Saturday, May 16, 2009

why make it so hard for kids to crash the party?

Attendance was down at the Clios this year, confirmed by Nielsen's Director of Events Karl Vontz who added, sounding upbeat, that the quality of attendees was better--meaning that those able to wangle expenses from lean travel departments were execs higher on agency hierarchies.

Notably diminished in number were the eager young who swarm shows, making no secret they're trying to jump levels or jump shop.

One junior team came at their own expense--which didn't include the price of the $1550+ tickets. A freelance writer and AD from San Francisco anointed themselves "Crash the Clios."

"Why are we doing this," they asked on their blog. (Of course--they had a blog.) Because no one is going to send us... because it’s the 50th anniversary... because we feel all you need in advertising to make it is cojones and a good story. Truth was, they were there for the same reason many others were: to make connections that could lead to work.

At first, their attempts to infiltrate were thwarted by hotel security. The show was held at the Hard Rock Hotel, host to Rehab TV shoots for which security is tantamount to training for the old KGB. But thanks to intervention of Agency Spy, they managed to procure passes and spent the next couple of days live-tweeting, milling about and generally contributing to conversation.

My question is--why were they so resented? When Agency Spy posted about their presence, comments ranged from nasty: The last things creatives want to do at award shows is meet eager people looking for a job to vitriolic: Rather than sending some naive kids into the clios to pester folks who paid good money to be there, howsabout going and doing YOUR damn job and getting us the skinny on what's happening out there?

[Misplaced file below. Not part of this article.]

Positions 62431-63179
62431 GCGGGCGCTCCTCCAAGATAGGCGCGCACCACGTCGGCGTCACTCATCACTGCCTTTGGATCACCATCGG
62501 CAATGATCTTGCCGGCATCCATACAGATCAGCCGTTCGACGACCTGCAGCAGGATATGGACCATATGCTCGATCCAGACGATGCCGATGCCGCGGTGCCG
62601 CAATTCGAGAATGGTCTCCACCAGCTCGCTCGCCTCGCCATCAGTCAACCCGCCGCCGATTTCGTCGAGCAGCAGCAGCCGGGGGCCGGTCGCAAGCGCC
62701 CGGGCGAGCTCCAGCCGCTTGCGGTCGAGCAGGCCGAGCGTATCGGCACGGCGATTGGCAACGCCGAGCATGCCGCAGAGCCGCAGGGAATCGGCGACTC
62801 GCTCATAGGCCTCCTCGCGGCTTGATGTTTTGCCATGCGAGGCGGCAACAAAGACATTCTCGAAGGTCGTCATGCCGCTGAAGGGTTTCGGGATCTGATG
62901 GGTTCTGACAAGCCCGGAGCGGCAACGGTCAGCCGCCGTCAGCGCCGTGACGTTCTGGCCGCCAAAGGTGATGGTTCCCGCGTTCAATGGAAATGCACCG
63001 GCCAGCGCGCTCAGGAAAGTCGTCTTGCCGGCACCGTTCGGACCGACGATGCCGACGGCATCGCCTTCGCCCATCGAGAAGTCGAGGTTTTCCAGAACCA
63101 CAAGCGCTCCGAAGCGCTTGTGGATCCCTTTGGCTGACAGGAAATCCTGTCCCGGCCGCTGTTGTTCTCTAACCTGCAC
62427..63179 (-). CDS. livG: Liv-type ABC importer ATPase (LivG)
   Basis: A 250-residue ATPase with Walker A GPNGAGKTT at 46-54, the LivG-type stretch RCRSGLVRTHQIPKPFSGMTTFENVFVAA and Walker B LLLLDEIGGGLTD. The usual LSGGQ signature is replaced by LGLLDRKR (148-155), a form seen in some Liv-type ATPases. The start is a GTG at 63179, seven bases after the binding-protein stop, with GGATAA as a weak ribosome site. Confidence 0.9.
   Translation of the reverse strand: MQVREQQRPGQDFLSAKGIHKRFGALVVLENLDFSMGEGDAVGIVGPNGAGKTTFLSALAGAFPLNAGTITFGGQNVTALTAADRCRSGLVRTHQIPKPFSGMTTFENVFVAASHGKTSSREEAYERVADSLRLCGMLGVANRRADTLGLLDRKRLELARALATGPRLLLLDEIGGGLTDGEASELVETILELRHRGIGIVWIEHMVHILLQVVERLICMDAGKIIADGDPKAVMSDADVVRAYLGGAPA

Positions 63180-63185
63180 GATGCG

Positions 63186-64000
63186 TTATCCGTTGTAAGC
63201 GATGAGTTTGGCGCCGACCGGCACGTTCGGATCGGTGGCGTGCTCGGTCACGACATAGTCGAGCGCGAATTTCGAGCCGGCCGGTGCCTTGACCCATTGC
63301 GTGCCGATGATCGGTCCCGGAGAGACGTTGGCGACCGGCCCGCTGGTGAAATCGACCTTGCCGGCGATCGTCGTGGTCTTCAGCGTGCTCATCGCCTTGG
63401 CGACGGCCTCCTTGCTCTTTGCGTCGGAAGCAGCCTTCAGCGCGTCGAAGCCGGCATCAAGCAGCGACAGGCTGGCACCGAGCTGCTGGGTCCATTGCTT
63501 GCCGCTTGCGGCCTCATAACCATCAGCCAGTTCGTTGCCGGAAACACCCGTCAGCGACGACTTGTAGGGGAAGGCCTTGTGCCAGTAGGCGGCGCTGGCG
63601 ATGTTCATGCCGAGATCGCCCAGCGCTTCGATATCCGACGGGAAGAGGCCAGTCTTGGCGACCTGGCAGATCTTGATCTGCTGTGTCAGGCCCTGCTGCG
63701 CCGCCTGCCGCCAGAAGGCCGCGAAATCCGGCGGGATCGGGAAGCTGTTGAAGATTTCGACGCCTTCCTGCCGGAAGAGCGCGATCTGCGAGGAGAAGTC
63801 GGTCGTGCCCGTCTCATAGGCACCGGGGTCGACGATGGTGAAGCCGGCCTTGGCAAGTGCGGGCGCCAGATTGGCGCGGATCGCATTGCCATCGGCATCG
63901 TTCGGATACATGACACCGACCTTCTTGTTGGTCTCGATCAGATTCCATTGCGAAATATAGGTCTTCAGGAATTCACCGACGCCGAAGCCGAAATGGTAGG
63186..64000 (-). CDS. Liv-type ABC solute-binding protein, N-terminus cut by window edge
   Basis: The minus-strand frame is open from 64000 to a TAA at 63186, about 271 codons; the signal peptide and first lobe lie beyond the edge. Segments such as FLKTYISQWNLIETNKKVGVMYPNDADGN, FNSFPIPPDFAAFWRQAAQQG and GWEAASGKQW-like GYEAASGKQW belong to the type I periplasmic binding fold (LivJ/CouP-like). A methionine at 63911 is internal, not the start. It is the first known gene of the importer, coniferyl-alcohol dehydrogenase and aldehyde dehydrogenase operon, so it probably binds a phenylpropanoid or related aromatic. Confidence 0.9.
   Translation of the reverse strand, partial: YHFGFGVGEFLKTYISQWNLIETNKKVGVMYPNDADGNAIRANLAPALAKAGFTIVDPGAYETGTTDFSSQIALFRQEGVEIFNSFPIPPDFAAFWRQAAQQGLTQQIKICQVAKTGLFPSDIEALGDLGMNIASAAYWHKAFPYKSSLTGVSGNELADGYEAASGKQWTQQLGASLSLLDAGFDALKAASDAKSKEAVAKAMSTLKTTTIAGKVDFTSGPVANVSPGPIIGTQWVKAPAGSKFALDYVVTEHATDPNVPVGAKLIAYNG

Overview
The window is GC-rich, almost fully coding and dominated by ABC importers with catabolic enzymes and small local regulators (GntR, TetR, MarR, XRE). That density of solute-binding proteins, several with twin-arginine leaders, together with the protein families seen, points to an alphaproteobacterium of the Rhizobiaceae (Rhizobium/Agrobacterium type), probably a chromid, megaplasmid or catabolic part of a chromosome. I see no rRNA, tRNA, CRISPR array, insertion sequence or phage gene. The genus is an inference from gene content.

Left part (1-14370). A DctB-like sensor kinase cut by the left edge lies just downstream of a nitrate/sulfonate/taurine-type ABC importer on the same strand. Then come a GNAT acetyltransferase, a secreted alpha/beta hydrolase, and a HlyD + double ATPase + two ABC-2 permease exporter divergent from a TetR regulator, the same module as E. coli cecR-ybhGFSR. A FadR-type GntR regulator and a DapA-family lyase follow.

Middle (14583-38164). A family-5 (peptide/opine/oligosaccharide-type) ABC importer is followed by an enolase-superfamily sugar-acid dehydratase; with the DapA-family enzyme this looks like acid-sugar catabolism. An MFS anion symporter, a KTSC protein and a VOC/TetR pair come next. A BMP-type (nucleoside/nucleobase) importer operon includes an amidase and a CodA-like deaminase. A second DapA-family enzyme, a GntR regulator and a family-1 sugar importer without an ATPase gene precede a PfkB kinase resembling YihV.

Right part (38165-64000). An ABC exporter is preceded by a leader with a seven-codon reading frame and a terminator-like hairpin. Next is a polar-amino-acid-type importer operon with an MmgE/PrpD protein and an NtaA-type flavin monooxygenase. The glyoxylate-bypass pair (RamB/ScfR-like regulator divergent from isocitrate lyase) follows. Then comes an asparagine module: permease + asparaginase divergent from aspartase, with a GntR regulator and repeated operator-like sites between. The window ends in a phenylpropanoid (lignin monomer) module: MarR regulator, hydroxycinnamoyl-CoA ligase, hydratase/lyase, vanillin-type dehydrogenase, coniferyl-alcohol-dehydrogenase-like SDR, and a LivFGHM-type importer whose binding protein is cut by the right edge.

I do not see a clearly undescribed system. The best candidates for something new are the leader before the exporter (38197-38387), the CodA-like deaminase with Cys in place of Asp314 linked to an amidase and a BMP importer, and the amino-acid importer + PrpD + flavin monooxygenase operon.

Have we become the type of business that eats its young? OK, financial investing in the next generation may be a thing of the past (remember paid internships and executive training sessions?) but a word of advice or encouragement costs nothing--yet proves invaluable to those launching careers. Remember?

Did the reaction have to do with a new meanspiritedness on Madison Avenue that Alan Wolk observed recently? Or did people unconsciously feel they were doing a favor by imparting the lesson most needed to succeed in this business: overcoming rejection.

Crash the Clios Team comes out of hiding to disclose contact info. (Now that they're safely back in SF and no longer in fear of retribution by Hard Rock security goons.) Good luck to art director Patrice Speed and copywriter Christopher Ryan. Hope your ingenuity and chutzpah pays off in card keys.

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